You're likely aware that the notorious Exxon Valdez case is back in court yet again. Yesterday, the Most Profitable Company of All Time argued before the U.S. Supreme Court that it shouldn't have to pay $2.5 billion in damages to Alaskans harmed by the spill. (That was reduced from the original $5 billion, but Exxon argues it shouldn't have to pay any damages. Yes, really.) It is, of course, morally repugnant almost beyond measure for the company to be fighting this still today. But my outrage and disgust aren't particularly interesting. What might be interesting is a fact you may …

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Chinese bosses could see salary cuts for water pollution

China is considering a law that would cut a head honcho's income by up to half if his or her company was found to be "directly responsible for causing severe water pollution incidents."

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Wal-Mart wants your cleantech ideas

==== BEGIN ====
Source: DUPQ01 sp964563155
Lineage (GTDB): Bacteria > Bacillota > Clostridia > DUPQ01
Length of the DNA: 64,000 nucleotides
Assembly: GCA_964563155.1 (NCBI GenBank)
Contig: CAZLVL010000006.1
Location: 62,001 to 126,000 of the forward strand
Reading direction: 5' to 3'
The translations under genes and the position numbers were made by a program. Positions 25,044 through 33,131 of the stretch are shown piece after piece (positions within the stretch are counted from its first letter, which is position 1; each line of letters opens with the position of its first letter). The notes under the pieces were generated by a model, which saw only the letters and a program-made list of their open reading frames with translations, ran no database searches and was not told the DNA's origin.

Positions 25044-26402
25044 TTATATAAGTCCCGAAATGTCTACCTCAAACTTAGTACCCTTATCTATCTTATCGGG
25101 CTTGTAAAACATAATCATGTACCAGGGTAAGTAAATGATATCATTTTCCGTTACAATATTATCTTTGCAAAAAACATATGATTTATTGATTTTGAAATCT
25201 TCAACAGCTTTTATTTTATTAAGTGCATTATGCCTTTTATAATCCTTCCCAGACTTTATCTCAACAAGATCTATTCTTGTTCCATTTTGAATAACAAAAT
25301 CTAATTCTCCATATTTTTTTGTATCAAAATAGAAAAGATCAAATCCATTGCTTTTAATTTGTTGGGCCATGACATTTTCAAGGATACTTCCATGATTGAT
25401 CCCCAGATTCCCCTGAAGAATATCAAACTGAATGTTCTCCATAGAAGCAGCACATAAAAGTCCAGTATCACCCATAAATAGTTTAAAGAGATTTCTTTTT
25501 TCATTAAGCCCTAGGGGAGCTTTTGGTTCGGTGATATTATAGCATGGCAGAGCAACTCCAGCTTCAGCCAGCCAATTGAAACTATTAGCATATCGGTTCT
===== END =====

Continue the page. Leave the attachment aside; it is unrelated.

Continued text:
Wal-Mart wants your help: We are trying something new at Wal-Mart…amidst the crazy fast, rapidly growing space of clean/green technologies we have found it pretty difficult to do two things: 1. Find the technologies that we should be implementing and 2. Be sure those that we know about are the best options with the most business potential and positive environmental impact. With this in mind, we've decided to partner with Cleantech, a very large network of the people who have the ideas and the people who have the capital to give those ideas business potential. To begin, we have identified …

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Large water utilities form climate alliance

Eight of the largest water agencies in the U.S. have formed the Water Utility Climate Alliance to strategize about dealing with climate change. Together, the eight members provide water to more than 36 million people, whose slaked thirst is endangered by "diminishing snowpack, bigger storms, more frequent drought, and rising sea levels," according to WUCA Chair Susan Leal. sources: